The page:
This Generation Is Waking Up To The Horrors Of Diabetes

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By Tonny Ingutia

According to a new World Health Organization (WHO) report, Africa leads the world in undiagnosed diabetes, increasing the risk of serious illness and death. This is despite the fact that two-thirds of diabetic patients in Kenya are undiagnosed, posing a significant challenge to the health sector.

What you should know:

*Diabetes management challenges in Kenya include insufficient insulin supply, delayed screening, access to consumables such as syringes and glucometers, and a lack of education due to underfunding and insufficient human resources.

*Other stumbling blocks in Africa’s journey to eradicate diabetes include a lack of testing facilities and equipment, an insufficient number of trained health personnel, poor access to health facilities, and a lack of diabetes awareness.

*Diabetes cases are expected to rise from 24 million to 55 million as a result

WHO explains that in Kenya, three out of 10 people are likely to have diabetes and that the rate is likely to go up to four out of 10 by 2025. Because of low levels of awareness about the disease, the country’s progress towards fighting and eradicating diabetes becomes a more difficult task.

According to Afyacode, a medical health and wellness platform, cases of diabetes in Kenya have risen because of increased consumption of unhealthy dies, inadequate physical activity and obesity. In different counties, gender, age and presence of underlying conditions play a significant role on whether a person will become diabetic.

 Diabetes Management Challenges

In counties such as Isiolo, Othaya, Mukurweini, Thika and Meru, the diabetic ratio is 310,30,30,20 and four per 10,000. The most common type of diabetes is Type 2 diabetes in counties such as Isiolo, Meru and Thika with 98,96 and 94 per cent respectively,” says Afyacode.

Challenges in the management of diabetes in Kenya include inadequate insulin supply, delayed screening, access to consumables such as syringes and glucometers and lack of education. This is due to underfunding and inadequate human resources.

Other stumbling blocks in Africa’s journey to eradicate diabetes include a lack of testing facilities and equipment, an insufficient number of trained health personnel, limited access to health facilities, and a lack of diabetes awareness. As a result, diabetes cases are expected to increase from 24 million to 55 million by 2050.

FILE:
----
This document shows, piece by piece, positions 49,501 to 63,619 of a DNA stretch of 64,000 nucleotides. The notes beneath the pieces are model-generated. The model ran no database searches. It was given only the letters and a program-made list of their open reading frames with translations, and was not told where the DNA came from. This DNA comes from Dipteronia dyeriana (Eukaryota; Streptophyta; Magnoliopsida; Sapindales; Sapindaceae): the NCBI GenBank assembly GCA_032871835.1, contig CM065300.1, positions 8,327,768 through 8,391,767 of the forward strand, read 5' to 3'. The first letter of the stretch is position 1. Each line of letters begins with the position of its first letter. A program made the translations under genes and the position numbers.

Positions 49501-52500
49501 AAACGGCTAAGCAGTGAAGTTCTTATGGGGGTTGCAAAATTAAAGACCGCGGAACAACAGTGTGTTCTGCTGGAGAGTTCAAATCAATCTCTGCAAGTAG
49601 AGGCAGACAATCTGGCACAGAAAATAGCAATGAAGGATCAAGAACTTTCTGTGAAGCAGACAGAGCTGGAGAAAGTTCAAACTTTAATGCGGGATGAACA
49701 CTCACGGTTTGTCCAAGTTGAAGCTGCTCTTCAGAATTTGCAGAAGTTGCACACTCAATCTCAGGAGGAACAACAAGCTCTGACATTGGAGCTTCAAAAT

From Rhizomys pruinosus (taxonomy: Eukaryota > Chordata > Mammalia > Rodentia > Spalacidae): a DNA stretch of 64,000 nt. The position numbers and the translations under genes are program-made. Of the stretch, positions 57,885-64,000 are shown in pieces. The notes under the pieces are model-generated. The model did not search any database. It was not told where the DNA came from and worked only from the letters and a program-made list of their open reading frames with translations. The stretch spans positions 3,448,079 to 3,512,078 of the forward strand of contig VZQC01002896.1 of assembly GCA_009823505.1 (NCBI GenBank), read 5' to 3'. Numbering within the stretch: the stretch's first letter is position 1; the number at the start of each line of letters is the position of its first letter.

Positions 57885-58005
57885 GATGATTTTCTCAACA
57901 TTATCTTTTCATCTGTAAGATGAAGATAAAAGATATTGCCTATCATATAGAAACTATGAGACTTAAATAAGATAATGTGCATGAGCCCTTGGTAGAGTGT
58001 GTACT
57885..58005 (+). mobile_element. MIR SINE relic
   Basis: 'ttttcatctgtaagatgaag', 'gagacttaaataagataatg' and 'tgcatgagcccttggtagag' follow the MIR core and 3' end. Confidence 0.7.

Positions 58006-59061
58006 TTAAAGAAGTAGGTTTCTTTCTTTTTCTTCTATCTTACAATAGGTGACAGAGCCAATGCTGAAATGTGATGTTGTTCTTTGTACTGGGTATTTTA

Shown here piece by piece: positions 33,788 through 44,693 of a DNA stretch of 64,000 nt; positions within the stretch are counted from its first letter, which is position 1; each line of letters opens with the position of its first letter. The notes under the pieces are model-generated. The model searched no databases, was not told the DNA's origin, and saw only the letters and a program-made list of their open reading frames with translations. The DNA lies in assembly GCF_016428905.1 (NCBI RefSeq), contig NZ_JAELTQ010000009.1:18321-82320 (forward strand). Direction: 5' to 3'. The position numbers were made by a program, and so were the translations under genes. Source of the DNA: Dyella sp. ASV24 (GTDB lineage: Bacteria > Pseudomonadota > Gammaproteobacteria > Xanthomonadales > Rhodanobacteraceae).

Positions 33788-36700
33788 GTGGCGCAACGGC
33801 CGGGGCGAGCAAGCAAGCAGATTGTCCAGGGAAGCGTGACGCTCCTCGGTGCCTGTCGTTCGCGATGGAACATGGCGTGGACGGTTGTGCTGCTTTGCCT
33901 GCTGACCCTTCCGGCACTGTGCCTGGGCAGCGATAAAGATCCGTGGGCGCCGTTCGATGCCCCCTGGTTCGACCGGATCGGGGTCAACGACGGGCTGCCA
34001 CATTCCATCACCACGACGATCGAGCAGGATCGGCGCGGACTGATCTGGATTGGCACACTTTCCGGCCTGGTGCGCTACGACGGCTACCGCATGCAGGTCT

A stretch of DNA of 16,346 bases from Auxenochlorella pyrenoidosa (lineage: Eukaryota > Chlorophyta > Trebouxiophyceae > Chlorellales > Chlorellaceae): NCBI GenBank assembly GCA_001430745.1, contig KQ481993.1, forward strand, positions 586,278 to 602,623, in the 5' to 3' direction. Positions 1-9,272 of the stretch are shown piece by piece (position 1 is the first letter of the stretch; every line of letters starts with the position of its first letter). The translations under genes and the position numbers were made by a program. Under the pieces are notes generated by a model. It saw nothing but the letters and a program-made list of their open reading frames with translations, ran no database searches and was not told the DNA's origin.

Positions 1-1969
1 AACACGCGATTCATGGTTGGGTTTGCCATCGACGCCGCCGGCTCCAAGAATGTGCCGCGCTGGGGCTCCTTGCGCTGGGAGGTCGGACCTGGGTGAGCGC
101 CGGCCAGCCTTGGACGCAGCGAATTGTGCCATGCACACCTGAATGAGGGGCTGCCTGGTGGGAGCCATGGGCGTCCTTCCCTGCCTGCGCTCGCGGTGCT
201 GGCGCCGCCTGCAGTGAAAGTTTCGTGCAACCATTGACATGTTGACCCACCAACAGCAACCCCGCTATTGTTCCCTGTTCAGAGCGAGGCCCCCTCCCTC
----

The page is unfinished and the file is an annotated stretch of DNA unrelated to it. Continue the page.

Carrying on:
“In the African region, premature diabetes deaths (defined as deaths occurring before the age of 70) are 58%, higher than the global average of 48%, while the region’s age-standardised diabetes death rate is 48 per 100,000 populations, more than double the global rate of 23 per 100,000.” Only one in every two people in the region has type 1 diabetes.

Management and Control

A lack of diagnosis is one of the greatest challenges facing Africa, according to WHO Regional Director for Africa, Dr Matshidiso Moeti. 

Diabetes is a silent killer without testing. There are several barriers to tackling diabetes, but the rising prevalence of the disease should serve as a wakeup call to improve health care, improve diagnosis, access to life-saving diabetes medicines, and prioritize diabetes as a major health challenge, says Dr Moeti.

When the world celebrated World Diabetes Day on November 14, whose theme was Access to Diabetes Care, policy makers were urged to increase awareness of the disease. This was to help people with diabetes worldwide. 

While WHO asked for access to affordable insulin for those diagnosed with type 1 diabetes, and access to cholesterol lowering drugs for people aged 40 and above, the International Diabetes Federation said healthcare professionals must know how to detect and diagnose the condition early and provide the best possible care. 

They also called for access to continuous education for people living with diabetes, which they said will help them to understand their condition and stay healthy and avoid complications.

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